10 best books to read before starting your own law firm

If you surveyed 1,000 attorneys, I’d wager that 999 of them have fantasized about starting their own law firm at one time or another. The appeal is understandable. With your own firm, you can choose your own clients, set your own hours, and reject all of the policies and procedures that drive you crazy with your current employer.

That said, if you surveyed 1,000 attorneys who actually started their own firm (myself included), I’d wager that 999 of them found it was much harder than they anticipated. That’s not to say the experience isn’t worth it. With the right preparation, running your own firm can be both lucrative and rewarding. So, how do you prepare for something like this? Well, it never hurts to read a book (or 10) before you hang your own shingle.

Here are our top 10 book recommendations for those of you clamoring to start your own law firm:

#1: Shoe Dog: A Memoir by the Creator of Nike

By Phil Knight

What does starting a footwear company have to do with practicing law? At first blush, not much. That said, Phil Knight’s detailed and sometimes-excruciating memoir of his rags-to-riches creation of Nike is a must-read for anyone looking to start any kind of business. There are many lessons to be learned here: from the benefits of failure to the rewards of taking risks. Told in a light-hearted, relatable tone, Shoe Dog can make just about anyone a believer in the power of entrepreneurship.

#2: Clientelligence: How Superior Client Relationships Fuel Growth and Profits

By Michael B. Rynowecer

Many of the books on starting your own business (including law firms) are filled with personal anecdotes and useful fables meant to inspire the reader down a path to success. Not this book. In Clientelligence, Michael Rynowecer instead shares the details of his research and interviews of 14,000 C-Level executives. He turns all of that data into practical tips on everything from rainmaking to avoiding mistakes in dealing with clients.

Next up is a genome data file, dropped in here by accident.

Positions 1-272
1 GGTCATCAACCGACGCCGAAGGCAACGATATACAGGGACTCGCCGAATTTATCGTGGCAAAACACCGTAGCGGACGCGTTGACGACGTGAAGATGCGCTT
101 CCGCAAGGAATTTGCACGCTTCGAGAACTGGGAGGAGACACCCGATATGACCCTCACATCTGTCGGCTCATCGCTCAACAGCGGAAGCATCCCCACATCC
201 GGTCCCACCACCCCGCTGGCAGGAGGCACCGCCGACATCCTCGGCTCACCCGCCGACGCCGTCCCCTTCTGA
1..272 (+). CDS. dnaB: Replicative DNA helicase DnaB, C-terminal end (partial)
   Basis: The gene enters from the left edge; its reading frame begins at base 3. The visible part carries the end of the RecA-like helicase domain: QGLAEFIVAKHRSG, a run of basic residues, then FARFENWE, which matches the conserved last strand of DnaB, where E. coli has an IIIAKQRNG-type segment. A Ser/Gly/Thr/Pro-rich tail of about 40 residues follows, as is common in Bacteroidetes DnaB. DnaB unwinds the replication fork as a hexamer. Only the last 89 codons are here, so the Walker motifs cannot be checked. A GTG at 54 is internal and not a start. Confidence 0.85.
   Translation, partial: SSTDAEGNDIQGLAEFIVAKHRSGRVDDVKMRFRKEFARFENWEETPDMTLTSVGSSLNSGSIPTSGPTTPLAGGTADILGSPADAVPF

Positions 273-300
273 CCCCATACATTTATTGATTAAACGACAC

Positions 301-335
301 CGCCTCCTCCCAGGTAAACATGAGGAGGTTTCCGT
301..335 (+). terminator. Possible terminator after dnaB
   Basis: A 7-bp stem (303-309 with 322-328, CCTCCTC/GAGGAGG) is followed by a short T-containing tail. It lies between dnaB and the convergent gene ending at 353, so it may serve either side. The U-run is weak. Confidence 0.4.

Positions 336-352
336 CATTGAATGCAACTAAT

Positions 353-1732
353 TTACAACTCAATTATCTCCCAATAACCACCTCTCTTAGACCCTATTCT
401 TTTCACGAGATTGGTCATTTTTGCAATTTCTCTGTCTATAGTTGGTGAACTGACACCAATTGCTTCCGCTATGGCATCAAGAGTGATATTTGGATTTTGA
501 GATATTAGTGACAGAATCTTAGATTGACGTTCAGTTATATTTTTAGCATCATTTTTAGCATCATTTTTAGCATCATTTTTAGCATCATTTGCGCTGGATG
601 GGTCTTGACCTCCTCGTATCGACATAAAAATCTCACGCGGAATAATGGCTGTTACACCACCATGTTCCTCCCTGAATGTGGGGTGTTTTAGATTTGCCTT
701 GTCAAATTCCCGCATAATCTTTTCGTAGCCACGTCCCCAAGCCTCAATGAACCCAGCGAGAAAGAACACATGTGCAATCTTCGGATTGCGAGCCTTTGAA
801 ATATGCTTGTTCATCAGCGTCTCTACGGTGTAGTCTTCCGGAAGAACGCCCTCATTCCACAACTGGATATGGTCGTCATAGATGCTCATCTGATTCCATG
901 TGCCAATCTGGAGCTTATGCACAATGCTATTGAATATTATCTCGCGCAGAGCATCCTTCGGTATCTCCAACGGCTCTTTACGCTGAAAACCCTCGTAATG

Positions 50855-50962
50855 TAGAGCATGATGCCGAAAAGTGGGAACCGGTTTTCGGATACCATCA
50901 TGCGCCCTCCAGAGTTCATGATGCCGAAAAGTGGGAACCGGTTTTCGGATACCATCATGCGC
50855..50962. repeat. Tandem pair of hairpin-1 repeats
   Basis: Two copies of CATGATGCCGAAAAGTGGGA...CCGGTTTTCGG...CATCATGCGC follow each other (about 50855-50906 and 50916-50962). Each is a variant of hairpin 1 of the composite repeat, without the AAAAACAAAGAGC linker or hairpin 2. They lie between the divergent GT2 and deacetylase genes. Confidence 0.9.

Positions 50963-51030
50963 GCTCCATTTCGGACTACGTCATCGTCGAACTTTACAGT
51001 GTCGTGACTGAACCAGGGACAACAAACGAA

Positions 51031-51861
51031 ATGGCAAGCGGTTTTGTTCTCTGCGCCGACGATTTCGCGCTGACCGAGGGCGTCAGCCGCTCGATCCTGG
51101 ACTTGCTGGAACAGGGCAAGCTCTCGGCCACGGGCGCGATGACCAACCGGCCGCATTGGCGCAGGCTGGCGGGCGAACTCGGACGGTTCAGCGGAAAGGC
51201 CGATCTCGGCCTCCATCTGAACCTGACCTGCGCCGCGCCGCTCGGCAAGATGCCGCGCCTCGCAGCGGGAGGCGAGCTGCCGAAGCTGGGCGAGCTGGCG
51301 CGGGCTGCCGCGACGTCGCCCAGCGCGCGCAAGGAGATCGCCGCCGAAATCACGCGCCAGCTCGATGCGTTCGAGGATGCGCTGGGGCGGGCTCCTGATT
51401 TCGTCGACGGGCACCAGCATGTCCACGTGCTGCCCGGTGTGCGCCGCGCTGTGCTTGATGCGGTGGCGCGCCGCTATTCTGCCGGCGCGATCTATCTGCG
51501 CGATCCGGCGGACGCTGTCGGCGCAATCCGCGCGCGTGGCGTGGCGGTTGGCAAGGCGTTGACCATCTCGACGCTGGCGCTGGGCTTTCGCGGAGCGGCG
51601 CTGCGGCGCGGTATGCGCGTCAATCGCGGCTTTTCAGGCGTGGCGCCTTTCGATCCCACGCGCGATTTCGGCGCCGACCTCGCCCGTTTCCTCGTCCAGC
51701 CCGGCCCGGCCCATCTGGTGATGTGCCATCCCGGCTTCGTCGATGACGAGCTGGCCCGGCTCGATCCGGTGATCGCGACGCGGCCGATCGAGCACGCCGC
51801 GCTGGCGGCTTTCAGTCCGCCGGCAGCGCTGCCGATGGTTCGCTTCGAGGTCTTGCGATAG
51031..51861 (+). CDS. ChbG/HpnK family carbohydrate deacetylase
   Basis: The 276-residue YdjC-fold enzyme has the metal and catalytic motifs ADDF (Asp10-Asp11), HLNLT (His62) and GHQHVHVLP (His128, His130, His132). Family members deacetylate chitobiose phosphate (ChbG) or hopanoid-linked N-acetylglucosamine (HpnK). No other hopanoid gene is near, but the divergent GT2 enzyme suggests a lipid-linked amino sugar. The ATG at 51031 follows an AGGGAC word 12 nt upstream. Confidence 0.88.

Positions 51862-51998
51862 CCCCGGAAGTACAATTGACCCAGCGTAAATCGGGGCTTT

#3: The Rainmaking Mindset for Attorneys: Attracting Clients, Winning Business and Increasing Profits

By Liz Wendlin

This book is a shot in the arm for those who want to start their own law firm but worry that they don’t have the skills to become a rainmaker. According to author and business development coach Liz Wendlin, anyone can learn to attract clients. Like any great coach, the author not only shows readers how to develop new business, she also acts as a sort of personal cheerleader along the way.

#4: The Reluctant Rainmaker: A Guide For Lawyers Who Hate Selling

By Julie A. Fleming, JD

Two rainmaking books back to back? Is this necessary? The answer is a resounding “yes” for a couple of reasons: (1) your law firm won’t last if you can’t bring in clients; (2) many of the personalities that wish to start their own firm (introverts, bookworms, etc.) are also the folks who are the worst at business development. Author Julie Fleming’s book is for those who disdain the very thought of it. She provides readers with a step-by-step guide that allows them to build a game plan that fits their individual needs.

#5: The E-Myth Revisited: Why Most Small Businesses Don’t Work And What to Do About It, Michael Gerber